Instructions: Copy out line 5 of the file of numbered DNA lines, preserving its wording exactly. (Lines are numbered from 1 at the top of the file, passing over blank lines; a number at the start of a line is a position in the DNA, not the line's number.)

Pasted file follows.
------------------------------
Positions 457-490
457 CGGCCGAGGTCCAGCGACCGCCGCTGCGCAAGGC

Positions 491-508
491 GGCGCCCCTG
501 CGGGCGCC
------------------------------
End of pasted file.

501 CGGGCGCC